Links: Top 100 Masks,
  17. Bonus: Copper and Gold Alloy Tumi Knife

           This copper and gold alloy Tumi knife is currently in a private collection.
    Links: Top Ten Knives/Daggers,
  18. Bonus: Copper Scepters

           These copper scepters, which were used for ceremonial purposes can be found at the Museo Larco.
    Links: Top Ten Scepters,
  19. Bonus: Decapitator Mural

           This Moche mural of the “Decapitator” (Ayapec, Ai Apaec) is located at Huaca de la Luna in…
  20. Bonus: Vessel Depicting Fellatio (300 AD)

           This ceramic vessel, which depicts fellatio, dates back to 300 AD and can be found at the Larco Museum Collection in Lima, Peru.
  21. Links: Artifacts, Top Ten South American Artifacts, Top Ten Peruvian Attractions,,,,

Top Ten Lambayeque or Sican Cultural Artifacts

Top Ten Lambayeque or Sican Cultural Artifacts

       Sican Culture (Lambayeque) is the name archaeologist Izumi Shimada, founder of the Sican Archaeological Project, gave to a culture that predated the Inca in what is now the north coast of Peru between about 750-1375 AD. Sican meansTempleof the moon. The Sican culture is also referred to as Lambayeque culture, after the name of the region in Peru. There is still controversy over whether the two are separate cultures. The Sican culture is divided into three periods based on cultural changes.

  1. Funerary Mask (10th-11th Century AD)

    Many Andean peoples placed masks as false faces on the mummy bundles of important individuals. Depending on the status and wealth of the deceased, the masks could be of wood, ceramic, or cloth; those of the most powerful were of gold and silver. This mask comes from the northern La Leche River valley, where a succession of powerful rulers amassed prodigious amounts of wealth in metal objects. Recently, archaeologists discovered a royal burial at the presumed ceremonial and funerary center of the Sicán culture, Batán Grande. The main personage’s face was covered by a sheet-gold mask similar to the present example. It was painted with bright red cinnabar and embellished with nose and ear ornaments and dangles. In some South American countries today, red is thought to have protective qualities. Perhaps the mask’s red pigment was meant to protect the deceased in the afterlife. Poorly understood features on Sicán burial masks are the skewer-like projections from the pupils of the eyes. They may symbolize a penetrating gaze. This Lambayeque funerary mask currently resides in the Metropolitan Museum of art in New York.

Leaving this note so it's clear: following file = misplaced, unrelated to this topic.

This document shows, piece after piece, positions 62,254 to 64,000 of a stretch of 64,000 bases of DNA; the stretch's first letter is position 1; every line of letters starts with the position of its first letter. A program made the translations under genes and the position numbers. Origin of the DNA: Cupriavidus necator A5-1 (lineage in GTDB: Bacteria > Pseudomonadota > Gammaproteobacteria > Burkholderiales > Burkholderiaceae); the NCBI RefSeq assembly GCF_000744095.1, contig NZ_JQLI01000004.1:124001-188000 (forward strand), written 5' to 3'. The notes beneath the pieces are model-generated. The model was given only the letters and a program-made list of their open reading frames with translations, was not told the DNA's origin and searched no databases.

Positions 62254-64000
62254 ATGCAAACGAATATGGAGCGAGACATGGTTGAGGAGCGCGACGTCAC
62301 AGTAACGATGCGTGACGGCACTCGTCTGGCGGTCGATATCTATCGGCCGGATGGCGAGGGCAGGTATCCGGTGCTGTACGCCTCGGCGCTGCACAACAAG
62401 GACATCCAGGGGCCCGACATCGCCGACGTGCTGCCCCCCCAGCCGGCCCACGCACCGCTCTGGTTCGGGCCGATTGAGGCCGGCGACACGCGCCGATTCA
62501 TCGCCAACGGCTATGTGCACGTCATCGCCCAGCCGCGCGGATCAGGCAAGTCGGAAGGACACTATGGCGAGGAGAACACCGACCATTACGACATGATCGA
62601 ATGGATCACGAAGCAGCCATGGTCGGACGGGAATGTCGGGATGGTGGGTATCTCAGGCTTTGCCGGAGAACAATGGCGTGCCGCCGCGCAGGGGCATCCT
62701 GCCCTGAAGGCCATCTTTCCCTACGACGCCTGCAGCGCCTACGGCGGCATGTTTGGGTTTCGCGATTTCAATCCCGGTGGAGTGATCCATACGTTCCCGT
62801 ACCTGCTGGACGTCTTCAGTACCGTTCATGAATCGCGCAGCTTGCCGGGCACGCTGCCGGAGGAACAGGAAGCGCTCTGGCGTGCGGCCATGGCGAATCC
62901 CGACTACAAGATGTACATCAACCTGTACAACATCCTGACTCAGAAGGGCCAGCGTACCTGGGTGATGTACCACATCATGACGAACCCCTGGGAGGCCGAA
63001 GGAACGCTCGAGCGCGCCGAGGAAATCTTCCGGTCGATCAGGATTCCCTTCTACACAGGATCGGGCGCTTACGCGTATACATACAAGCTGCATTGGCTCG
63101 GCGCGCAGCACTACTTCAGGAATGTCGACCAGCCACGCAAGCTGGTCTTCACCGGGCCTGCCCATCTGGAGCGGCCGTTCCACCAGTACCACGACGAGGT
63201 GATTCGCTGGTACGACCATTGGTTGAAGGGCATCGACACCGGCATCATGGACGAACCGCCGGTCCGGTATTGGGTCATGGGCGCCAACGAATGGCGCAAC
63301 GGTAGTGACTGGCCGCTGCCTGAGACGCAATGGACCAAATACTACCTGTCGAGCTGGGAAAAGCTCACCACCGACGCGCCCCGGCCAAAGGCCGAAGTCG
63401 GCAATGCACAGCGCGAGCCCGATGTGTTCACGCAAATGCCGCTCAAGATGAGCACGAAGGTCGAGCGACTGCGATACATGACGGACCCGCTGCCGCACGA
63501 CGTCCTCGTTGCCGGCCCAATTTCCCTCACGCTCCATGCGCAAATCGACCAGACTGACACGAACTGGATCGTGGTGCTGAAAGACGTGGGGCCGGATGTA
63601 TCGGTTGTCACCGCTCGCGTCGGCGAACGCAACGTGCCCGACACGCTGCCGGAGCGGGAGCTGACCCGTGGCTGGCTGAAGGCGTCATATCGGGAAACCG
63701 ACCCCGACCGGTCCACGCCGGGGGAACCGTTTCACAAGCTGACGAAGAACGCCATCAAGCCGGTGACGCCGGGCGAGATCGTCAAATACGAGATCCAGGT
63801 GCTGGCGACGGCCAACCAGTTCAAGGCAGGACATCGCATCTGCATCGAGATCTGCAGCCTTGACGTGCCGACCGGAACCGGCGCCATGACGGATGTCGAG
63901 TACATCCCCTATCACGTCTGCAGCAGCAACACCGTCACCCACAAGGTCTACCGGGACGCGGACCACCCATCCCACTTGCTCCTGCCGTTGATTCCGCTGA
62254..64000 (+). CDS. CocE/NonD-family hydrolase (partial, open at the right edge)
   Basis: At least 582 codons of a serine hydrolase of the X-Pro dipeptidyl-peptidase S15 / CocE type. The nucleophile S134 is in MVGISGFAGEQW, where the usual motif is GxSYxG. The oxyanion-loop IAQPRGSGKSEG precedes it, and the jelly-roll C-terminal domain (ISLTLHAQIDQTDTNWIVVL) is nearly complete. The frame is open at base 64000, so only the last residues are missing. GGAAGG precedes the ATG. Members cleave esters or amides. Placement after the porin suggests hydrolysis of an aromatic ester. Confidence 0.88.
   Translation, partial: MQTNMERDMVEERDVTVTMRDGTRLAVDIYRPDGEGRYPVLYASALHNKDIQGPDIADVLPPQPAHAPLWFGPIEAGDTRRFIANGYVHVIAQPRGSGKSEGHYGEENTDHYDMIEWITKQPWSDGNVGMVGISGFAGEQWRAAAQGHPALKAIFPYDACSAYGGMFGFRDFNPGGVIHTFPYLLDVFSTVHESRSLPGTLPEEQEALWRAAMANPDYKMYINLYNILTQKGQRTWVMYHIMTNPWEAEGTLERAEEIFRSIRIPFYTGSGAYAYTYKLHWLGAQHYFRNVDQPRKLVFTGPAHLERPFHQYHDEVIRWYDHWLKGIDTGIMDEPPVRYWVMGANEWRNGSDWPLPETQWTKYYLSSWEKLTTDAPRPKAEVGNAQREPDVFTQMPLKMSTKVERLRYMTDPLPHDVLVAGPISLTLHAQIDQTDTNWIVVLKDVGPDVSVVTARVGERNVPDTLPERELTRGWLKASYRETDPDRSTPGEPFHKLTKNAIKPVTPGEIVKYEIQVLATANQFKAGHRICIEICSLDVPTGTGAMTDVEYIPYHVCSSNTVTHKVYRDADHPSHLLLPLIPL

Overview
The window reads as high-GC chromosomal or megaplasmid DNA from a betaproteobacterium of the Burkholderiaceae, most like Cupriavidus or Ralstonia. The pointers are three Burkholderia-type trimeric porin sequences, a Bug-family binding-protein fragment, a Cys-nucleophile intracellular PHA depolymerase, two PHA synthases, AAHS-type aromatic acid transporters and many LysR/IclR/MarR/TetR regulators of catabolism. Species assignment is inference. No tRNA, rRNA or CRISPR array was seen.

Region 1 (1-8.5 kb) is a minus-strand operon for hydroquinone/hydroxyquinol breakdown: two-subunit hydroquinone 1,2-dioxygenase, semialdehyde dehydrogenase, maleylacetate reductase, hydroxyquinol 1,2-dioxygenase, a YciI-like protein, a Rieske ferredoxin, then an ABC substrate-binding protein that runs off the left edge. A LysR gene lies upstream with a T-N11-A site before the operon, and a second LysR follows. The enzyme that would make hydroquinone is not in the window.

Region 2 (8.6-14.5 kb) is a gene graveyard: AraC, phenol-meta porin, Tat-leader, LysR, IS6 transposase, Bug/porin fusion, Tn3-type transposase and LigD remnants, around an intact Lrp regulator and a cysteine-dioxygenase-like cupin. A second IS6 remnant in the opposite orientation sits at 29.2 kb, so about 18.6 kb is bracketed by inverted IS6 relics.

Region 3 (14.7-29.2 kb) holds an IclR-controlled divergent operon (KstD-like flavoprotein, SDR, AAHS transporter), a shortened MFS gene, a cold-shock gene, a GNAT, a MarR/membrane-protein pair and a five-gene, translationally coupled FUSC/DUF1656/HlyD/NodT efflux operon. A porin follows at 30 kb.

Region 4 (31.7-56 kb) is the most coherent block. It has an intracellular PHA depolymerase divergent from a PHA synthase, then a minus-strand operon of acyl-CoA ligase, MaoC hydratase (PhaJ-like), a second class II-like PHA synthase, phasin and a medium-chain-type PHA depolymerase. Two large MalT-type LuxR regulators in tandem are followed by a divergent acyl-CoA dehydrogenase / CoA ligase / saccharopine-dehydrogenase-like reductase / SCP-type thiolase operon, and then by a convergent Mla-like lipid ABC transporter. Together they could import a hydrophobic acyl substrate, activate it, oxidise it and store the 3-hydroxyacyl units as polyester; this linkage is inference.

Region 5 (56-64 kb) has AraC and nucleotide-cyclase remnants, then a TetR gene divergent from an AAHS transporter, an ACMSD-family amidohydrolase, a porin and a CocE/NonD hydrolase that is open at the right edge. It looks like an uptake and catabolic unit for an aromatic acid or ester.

Links: Top 100 Masks,
  2. Mask

    This is a Sipan mask from the Royal Tombs of Sipan Museum in Lambayeque.
    Links: Top 100 Masks,
  3. Gold Cups (9th-11th Century)

    These gold cups currently reside at the Metropolitan Museum of art in New York.
    Links: Top 100 Gold ArtifactsTop Ten Chalices/Cups,
  4. Feline Faced Mask

    This mask depicts a feline face and can be found at the Royal Tombs of Sipan Museum in Lambayeque.
  5. Necklace

    This is a Sipan necklace made out of Spondylus shell, which can be found at the Royal Tombs of Sipan Museum, Lambayeque.
    Links: Top Ten Ancient Necklaces, Top 100 Necklaces,
  6. Tunic Fragments (800-1300 AD)

    These three substantial and colorful fragments in the Lambayeque style were all once part of a man’s tunic. The complicated imagery on the tunic is a difficult puzzle to piece together, as it contains many schematic symbols and images whose meaning is known only to the people who created it. The overall design is a series of repeated seated figures, positioned on some kind of altar or platform. The face is stylized and shown in profile with prominent eyes and teeth. The figure is wearing a classic Lambayeque style feathered crescent headdress. Each figure is bounded by posts and a combed roof, which are meant to indicate an architectural setting for the scene. These fragments measure 39.5 cm in height and can be ffound at the Textile Museum of Canada.
  7. Gold Mask

    Description: This is a gold Sican mask from the Sican Museum in Lambayeque.
  8. Pottery

  9. Vessel

  10. Two Chambered Spout and Strap Vessel (900-1250 AD)

    This two-chambered spout and strap vessel created by the Lambayeque culture of the north coast of Peru combines symbolic images from the highlands and from the coast in depicting a llama with two attendants on one half of the vessel and a Spondylus shell on the other half. The square half of the vessel has geometric designs painted on it that are similar to wall murals at Lambayeque sites, the stylized Spondylus shell which forms the other half is press-molded to closely imitate a real shell. This vessel currently resides in the Gardiner Museum of Ceramic Art.
  11. Fragments of Tapestry (800-1300 AD)

    This fragment of tapestry was made by members of the Lambayeque culture of the north coast of Peru. The main figure depicted in the repeating scene is front facing and is wearing a double crescent headdress with feather details. The main figure is flanked by figures in profile wearing long draping head-cloths with tabbed fringes. The fragment is 24.1 cm in height and resides in the Textile Museum of Canada.
    Links: Top Ten Tapestries,
  12. Links: Artifacts, Top Ten South American Artifacts,,

Top Ten Chimu Artifacts

Top Ten Chimu Artifacts